Established as The Skamokawa Eagle in 1891

Youth camp closure impacts our community

Commentary by Karen Bertroch

The town hall meeting about the planned closure of the Naselle Youth Camp held March 17 gave the group that attended a sense of the latest reality of what’s happening as the deadline for the governor’s signature that would stop the camp’s coming closure gets closer.

An excellent article in The Chinook Observer gave the readers plenty of data. The number of employees, the amount of money lost, the loss of economic life for both western Wahkiakum and eastern Pacific counties was laid out in dollars receding from our local budgets for not only the Naselle/Grays River Valley School District (N/GRVSD), but taxes, businesses and teachers. The N/GRVSD board of directors has supported all the schools in the district, including the school at the camp.

Gary Flood, principal of the camp school said a few months ago that it’s the “best school I’ve ever worked at.”

Many years ago the camp had over 100 students there. Now the number changes weekly. Some are there for only a few days, but most are quickly moved on so that by December 31, there will be none.

As days go by, some employees are already looking for other jobs because they can’t afford to wait for the governor or to wait for the last day. If they are leaving, they may move, though some may stay and try to work on the Peninsula or Astoria.

Even so, their lives are changing, and most importantly, their children’s lives are changing as well. If they have to move, they will leave their friends and the exceptional school they have attended. Leaving friends is painful for them, yes, but the entire area considers them as part of our family.

The loss isn’t only for teachers and jobs; it’s also for everyone in our broad community. As we hear of teachers wondering if they will even have a job after May 15 when contracts are to be signed, it becomes more and more real. It all reminds us of our immigrant family members who came here well over 100 years ago with the knowledge that they may never be able to go home to their Scandinavian countries or see their family there again. That is not today’s situation surely, but still, losing the camp is hard because we must keep building our hopes up while at the same time beginning a grieving process facing the other side of the story, loss.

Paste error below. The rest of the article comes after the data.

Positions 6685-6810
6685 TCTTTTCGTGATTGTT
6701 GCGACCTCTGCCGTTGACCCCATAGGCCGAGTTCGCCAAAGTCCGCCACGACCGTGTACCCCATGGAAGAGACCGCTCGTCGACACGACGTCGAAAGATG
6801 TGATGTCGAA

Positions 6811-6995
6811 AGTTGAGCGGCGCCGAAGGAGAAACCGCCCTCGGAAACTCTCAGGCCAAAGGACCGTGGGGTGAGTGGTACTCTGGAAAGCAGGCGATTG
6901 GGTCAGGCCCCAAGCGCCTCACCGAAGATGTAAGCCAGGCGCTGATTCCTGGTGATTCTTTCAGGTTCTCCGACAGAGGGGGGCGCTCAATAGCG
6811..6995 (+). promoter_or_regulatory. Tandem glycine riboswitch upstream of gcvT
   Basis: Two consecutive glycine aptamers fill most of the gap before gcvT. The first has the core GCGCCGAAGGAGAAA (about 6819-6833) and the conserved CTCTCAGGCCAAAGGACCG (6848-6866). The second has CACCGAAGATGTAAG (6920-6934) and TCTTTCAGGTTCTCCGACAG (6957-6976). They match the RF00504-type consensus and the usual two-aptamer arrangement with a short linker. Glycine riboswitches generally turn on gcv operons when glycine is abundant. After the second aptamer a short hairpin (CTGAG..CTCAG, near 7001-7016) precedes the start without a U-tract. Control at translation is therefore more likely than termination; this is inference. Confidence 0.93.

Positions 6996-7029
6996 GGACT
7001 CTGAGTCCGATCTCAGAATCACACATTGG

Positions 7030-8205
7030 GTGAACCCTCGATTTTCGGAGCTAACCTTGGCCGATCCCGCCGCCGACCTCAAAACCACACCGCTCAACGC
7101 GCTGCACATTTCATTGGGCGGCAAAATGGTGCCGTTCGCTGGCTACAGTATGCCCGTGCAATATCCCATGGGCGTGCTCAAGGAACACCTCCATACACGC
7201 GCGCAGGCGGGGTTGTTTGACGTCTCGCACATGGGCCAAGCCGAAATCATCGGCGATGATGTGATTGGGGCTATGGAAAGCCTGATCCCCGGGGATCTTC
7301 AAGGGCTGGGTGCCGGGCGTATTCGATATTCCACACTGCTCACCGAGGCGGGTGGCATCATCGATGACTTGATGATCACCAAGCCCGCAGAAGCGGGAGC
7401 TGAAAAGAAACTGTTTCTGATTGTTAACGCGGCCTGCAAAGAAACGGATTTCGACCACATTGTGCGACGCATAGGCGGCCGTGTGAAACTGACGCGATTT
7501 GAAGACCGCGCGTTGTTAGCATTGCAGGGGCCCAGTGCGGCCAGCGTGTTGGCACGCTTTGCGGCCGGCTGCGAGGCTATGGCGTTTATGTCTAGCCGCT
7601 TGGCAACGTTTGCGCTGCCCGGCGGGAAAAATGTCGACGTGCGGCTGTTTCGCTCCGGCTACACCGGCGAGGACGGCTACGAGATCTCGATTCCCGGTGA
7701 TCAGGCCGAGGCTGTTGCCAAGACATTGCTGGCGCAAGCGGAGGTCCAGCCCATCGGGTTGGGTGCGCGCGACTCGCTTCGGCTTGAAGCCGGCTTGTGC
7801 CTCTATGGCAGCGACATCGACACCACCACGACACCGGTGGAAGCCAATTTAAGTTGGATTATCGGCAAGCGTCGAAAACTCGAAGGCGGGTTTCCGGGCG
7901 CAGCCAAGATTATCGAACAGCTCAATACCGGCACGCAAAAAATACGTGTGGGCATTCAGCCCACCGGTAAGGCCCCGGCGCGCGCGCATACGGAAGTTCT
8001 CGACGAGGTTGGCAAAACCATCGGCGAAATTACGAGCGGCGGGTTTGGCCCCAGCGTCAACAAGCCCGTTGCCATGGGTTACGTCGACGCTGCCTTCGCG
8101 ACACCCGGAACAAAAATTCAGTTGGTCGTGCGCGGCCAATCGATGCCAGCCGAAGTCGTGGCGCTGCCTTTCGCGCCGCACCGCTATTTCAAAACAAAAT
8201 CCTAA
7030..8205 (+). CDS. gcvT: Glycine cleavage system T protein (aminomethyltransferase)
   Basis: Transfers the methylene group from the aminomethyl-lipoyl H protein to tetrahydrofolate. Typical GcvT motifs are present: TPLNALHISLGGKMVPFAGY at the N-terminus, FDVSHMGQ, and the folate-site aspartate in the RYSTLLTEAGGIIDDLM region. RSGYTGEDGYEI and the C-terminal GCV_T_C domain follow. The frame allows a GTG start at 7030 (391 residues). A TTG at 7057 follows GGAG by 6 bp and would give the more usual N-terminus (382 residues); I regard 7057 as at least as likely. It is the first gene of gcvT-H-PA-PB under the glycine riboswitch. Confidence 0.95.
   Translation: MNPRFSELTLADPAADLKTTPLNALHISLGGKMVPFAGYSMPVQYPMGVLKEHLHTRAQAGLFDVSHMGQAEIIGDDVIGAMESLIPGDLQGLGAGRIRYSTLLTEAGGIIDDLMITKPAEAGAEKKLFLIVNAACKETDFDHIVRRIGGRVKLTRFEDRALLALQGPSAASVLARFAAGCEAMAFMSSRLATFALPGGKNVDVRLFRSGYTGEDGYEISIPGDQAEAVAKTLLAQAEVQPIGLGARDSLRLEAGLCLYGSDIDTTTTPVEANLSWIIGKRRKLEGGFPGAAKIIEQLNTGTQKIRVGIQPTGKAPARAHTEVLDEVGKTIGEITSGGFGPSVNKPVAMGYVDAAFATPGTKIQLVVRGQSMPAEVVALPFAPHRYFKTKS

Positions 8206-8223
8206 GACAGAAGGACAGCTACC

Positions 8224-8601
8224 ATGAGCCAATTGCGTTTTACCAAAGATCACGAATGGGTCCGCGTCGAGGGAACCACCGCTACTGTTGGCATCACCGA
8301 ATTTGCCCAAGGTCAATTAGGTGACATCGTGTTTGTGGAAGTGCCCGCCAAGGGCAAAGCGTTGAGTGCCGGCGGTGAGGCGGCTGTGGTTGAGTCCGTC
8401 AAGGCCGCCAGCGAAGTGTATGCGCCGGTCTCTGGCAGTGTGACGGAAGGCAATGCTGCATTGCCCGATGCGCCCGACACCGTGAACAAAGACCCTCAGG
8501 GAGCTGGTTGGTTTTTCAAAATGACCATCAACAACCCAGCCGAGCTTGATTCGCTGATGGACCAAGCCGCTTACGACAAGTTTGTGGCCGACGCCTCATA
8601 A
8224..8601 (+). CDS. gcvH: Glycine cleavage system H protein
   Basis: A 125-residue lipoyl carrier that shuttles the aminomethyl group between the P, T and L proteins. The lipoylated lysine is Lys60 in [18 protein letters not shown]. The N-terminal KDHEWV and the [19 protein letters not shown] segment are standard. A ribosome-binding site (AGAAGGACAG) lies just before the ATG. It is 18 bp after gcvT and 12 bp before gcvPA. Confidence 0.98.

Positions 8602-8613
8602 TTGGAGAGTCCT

The community meeting brought to us the realities of losing faces and families. Many in the pews at the Community Center were not employees or teachers from the Camp. They were neighbors, folks we know and appreciate, the ones we would see at funerals, graduations and ball games. This community is more than numbers or budget dollars. They are our friends who make life better for all of us.

I was very proud of those who came to the meeting. In their own ways, they stood and spoke in support of not just the camp, and not just the N/GRVS. They spoke for the original schools here, the first teachers who lived with families while they taught a small number of students, the fathers who cut wood so the school would be warm, the men who rowed the “school boats” so their children could get an education.

Our situation is so much bigger than the camp and our school; it is our pride that is hurt because we know what wonderful impacts the camp has made in so many young people’s lives. Our hearts know the losses coming to our families will be the loss of the hearts that care for each other and us.

Let us not lose hope until the gates finally close; rather, let us believe in the good things and people here, and the love and affection we all feel for “our” community’s group of kids here, and let us say a daily prayer that we may stay close to each other in the coming months. And let’s stand in faith as we say that prayer believing that God has us in His love and we are called to share that love with each other no matter how it all changes. “In peace let us pray to the Lord, Lord have mercy.”


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